A Saudi Arabian princess gets her jewels stolen in Karlovy Vary -right across the street from the town's police headquarters, a noted Czech composer shares the secret of his success: he can hear mushrooms sing. And the Prague 2 magistrate organizes a public execution: a pickpocket gets his hand chopped off as a warning to others. Find out more in this week's magazine with Daniela Lazarova.
A noted Czech orchestral composer has revealed the secret of his success: the ability to hear mushrooms sing. Composer Vaclav Halek says he takes a pencil and paper to the forest to record songs that he claims emanate from individual or groups of fungi. "I simply record the music that mushrooms sing to me" he told a leading Czech paper, when asked where he sought inspiration. Halek has been listening to mushrooms for twenty years and says he's used the music for his numerous film and theatre scores. According to the composer every mushroom has its own type of music. There are tones and melodies that only toadstools make, button mushrooms have their own melodies and so do the rest - Halek says. He also claims to hear music coming from rocks and trees, but prefers mushroom melodies.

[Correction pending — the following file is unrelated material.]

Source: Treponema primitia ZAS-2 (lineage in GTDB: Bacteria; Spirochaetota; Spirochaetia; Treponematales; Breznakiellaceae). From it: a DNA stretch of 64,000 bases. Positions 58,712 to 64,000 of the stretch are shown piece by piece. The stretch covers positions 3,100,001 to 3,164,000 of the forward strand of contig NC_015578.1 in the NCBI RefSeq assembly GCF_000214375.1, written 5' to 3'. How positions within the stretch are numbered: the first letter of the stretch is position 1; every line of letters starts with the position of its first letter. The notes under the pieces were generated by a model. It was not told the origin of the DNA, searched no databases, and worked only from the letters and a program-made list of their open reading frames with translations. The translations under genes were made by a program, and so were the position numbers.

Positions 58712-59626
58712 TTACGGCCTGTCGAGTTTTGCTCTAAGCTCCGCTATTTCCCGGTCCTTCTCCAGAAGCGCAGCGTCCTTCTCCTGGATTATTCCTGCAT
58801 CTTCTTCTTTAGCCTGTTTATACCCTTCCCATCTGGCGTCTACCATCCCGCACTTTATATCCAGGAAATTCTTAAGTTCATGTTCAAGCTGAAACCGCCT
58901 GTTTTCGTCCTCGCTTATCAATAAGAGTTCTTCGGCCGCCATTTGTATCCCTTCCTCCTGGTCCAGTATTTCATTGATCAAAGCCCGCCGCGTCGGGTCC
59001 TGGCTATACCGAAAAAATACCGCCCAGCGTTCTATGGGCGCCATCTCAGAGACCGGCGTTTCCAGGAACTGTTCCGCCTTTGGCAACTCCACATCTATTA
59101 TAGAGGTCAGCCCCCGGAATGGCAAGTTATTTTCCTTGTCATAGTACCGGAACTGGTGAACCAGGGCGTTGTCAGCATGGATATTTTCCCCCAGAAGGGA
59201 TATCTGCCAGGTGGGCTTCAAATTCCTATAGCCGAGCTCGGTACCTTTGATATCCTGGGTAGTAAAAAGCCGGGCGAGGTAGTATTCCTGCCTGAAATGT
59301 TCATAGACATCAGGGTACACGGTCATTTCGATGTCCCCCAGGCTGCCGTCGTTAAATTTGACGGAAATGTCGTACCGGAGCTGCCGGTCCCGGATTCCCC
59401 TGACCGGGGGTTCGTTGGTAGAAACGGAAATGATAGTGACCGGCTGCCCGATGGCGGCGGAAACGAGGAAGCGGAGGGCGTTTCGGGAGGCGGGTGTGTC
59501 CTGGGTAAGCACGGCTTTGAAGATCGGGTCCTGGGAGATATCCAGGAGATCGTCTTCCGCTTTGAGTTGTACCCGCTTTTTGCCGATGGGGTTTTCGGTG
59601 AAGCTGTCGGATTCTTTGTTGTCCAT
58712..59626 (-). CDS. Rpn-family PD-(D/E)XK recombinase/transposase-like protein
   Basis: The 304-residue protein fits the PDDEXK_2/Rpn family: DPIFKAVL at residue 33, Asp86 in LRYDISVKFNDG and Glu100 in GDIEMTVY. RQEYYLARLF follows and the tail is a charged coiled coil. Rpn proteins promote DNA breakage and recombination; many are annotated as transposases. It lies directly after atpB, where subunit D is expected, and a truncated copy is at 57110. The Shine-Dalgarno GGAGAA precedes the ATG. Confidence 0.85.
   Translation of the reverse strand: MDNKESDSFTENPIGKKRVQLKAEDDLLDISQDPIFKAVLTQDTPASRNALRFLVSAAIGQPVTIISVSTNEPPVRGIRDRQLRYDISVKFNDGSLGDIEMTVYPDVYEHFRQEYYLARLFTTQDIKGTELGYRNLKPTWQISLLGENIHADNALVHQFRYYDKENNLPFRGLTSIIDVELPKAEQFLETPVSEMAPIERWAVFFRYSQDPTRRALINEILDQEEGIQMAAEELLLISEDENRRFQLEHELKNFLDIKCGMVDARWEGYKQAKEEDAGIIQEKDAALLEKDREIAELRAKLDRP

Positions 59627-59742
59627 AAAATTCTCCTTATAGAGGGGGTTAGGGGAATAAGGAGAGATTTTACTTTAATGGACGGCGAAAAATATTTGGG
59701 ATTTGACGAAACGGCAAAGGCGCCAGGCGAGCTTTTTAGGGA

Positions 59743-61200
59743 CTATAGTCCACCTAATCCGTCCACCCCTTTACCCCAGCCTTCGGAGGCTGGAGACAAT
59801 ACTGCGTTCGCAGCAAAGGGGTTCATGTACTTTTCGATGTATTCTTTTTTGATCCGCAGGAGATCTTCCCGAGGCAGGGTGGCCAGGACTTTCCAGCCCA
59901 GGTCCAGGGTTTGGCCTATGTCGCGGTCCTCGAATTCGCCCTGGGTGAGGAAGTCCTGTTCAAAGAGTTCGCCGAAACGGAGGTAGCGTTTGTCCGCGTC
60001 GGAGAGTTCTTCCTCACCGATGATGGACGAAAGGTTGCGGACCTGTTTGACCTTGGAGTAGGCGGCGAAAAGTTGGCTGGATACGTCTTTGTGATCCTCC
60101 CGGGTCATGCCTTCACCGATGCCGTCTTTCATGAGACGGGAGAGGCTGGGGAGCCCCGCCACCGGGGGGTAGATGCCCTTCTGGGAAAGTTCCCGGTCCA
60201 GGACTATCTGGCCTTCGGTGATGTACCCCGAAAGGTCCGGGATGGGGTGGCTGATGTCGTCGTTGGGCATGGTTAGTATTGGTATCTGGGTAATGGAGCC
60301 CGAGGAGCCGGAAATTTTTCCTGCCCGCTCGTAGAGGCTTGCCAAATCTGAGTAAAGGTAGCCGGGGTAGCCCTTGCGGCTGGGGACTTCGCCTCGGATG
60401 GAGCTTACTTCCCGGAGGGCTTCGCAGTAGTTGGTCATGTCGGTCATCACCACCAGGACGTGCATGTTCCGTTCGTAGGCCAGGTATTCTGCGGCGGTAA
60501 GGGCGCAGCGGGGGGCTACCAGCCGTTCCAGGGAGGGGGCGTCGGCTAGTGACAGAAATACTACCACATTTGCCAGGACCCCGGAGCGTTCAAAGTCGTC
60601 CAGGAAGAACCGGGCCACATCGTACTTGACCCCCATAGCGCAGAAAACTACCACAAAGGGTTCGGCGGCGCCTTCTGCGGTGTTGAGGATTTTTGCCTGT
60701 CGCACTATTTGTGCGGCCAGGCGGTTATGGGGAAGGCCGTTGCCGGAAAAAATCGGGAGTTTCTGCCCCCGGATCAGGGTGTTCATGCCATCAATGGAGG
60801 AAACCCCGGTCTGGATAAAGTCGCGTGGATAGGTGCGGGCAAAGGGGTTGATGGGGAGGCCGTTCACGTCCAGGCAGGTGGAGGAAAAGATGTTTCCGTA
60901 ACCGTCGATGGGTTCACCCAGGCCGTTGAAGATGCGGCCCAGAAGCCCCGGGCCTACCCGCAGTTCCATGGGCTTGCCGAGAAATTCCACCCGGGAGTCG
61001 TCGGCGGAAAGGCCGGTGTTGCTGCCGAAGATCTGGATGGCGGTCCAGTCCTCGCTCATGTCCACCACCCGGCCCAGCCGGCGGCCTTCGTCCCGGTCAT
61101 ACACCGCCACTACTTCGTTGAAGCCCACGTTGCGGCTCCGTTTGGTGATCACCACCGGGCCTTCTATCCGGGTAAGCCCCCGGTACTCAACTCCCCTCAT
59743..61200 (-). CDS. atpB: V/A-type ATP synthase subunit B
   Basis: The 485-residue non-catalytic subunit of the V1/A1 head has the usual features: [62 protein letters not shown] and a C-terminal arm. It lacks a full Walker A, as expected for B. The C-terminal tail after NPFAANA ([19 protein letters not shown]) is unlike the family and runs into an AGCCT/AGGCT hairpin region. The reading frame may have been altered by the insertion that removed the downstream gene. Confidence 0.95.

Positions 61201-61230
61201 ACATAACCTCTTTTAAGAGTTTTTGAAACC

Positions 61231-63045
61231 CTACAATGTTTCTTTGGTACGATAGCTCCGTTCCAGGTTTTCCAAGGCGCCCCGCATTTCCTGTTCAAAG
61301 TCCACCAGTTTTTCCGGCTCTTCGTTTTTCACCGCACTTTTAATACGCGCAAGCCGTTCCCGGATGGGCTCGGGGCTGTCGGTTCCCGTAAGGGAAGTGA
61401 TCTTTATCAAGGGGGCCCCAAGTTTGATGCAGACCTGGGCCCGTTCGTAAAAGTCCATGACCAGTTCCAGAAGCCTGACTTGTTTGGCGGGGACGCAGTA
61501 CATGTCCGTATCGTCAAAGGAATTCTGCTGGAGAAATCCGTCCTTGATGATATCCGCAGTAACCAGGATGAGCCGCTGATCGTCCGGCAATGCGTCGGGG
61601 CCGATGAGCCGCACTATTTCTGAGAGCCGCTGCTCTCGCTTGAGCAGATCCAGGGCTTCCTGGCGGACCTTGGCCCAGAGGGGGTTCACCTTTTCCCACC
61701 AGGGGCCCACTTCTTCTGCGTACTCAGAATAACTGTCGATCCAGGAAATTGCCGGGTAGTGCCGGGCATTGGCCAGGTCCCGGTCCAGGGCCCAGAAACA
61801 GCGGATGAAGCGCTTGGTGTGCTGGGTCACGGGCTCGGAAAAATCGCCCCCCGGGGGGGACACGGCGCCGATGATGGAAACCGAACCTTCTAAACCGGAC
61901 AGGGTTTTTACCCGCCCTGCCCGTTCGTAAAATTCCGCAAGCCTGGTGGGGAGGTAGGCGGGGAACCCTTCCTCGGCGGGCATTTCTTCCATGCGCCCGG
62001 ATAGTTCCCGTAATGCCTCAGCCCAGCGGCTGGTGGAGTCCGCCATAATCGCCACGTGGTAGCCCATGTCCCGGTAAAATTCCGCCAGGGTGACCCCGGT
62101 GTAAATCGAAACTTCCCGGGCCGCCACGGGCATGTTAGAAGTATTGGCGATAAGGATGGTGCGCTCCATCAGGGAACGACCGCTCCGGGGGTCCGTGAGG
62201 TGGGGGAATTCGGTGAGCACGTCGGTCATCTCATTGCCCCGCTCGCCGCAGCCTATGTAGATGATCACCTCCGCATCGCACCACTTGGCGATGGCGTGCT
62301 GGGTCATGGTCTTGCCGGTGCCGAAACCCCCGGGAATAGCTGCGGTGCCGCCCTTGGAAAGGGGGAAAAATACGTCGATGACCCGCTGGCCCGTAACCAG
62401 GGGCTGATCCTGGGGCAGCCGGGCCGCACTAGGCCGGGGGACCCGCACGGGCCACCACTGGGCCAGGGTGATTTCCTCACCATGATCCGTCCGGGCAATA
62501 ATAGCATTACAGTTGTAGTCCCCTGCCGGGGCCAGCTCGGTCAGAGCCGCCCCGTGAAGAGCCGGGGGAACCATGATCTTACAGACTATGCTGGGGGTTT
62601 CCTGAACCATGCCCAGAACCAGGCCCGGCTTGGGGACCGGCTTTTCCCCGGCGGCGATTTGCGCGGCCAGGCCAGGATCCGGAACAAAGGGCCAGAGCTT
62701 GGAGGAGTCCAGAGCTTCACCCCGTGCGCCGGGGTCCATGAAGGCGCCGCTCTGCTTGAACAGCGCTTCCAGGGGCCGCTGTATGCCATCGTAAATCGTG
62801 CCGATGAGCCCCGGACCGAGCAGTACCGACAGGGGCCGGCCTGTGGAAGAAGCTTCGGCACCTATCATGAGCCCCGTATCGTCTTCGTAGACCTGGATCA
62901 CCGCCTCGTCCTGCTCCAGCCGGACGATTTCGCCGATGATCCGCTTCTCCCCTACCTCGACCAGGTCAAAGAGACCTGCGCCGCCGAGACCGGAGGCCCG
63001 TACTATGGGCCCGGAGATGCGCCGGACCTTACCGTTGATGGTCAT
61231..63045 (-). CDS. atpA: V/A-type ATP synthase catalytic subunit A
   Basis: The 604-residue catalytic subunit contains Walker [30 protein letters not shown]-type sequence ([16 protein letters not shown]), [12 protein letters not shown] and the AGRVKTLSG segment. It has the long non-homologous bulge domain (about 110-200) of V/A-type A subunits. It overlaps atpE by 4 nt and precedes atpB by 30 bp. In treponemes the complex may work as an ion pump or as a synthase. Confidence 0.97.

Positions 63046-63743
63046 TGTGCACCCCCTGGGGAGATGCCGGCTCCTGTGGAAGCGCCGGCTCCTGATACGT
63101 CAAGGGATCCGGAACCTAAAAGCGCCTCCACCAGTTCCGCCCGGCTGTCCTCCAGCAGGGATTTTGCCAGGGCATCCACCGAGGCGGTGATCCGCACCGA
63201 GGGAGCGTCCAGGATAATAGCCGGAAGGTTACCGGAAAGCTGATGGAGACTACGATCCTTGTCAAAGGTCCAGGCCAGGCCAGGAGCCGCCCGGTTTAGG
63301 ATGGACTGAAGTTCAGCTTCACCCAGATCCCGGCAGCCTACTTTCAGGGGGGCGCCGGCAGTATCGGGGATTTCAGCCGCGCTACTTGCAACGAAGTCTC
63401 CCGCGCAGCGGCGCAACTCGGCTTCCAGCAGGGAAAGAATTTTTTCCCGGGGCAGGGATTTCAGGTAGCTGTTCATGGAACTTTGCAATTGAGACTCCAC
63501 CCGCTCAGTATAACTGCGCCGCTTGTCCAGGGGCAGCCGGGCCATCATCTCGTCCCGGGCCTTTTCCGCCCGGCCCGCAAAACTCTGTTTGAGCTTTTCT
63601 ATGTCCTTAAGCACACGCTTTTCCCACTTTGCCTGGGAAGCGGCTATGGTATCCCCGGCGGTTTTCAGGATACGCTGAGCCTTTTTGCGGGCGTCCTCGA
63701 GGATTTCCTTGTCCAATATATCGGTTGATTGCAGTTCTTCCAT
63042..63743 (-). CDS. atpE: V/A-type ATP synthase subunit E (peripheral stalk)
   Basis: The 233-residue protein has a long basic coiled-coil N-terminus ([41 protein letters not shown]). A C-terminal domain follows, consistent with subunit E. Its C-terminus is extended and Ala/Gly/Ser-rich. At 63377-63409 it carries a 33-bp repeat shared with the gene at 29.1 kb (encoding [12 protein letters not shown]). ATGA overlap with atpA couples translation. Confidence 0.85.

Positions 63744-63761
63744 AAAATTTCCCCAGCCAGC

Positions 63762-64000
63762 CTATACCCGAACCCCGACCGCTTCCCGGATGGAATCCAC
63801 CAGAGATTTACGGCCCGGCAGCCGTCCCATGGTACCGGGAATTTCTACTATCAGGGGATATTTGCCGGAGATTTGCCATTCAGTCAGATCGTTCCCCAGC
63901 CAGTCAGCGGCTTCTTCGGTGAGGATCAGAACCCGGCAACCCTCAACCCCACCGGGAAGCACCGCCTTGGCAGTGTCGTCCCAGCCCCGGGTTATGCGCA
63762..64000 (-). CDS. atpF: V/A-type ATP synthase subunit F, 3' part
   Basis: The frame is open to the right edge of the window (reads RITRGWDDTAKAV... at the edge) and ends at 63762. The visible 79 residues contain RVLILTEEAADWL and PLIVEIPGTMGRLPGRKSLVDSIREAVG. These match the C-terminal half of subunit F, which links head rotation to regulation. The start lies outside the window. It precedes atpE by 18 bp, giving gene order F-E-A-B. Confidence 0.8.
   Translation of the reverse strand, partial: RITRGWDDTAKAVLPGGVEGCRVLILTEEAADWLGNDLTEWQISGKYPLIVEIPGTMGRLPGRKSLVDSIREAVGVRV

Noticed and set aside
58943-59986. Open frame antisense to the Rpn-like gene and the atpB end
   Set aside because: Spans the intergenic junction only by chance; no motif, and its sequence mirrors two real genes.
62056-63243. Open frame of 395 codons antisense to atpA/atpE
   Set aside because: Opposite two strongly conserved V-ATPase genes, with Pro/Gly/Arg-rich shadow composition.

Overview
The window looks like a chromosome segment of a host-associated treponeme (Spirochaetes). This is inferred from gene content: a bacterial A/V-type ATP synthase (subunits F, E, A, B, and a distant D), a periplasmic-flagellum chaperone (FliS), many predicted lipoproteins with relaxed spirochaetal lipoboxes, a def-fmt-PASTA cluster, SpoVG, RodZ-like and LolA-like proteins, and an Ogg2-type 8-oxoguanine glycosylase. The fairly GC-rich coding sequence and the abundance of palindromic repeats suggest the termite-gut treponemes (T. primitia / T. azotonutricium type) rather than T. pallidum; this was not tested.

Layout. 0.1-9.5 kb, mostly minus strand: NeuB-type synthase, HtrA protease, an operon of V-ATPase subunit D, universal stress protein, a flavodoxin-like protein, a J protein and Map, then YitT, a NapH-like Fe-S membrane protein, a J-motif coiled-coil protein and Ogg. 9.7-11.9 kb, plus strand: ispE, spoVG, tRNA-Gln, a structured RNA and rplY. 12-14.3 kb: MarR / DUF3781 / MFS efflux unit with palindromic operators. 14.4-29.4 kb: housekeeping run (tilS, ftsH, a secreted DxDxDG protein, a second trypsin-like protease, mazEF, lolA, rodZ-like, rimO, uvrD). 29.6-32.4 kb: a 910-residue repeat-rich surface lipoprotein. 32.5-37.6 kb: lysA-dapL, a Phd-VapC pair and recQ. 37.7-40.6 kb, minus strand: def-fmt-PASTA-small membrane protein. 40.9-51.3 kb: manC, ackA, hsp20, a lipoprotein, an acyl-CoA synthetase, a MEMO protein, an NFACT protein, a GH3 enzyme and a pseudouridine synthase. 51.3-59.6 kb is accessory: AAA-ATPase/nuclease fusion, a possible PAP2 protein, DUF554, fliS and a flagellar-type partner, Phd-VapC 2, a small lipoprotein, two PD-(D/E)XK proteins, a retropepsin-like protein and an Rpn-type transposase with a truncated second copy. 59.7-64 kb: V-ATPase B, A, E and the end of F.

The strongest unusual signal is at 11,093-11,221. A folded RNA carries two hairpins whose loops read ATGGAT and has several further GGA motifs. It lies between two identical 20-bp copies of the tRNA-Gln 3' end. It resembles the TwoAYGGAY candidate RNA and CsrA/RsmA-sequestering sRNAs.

The police in Karlovy Vary are investigating the biggest theft in the town's history. Jewels worth over three and a half million crowns -125 thousand dollars- belonging to 26 year old Princess Fahdah of Saudi Arabia disappeared from her hotel room without trace this week. The hotels in the renowned Karlovy Vary spa town are used to hosting the rich and famous and most have adequate facilities for the safekeeping of money and jewels. The owner of the Hotel Pavlov where the incident happened said that there was a safe in the Princesses suite and the magnetic lock on her door had not been damaged. The theft remains a mystery because the hotel was so well secured - its management had invested 35 million dollars into security - and the hotel itself is located opposite the Karlovy Vary police headquarters. All the more reason why the police are determined to resolve this particular case...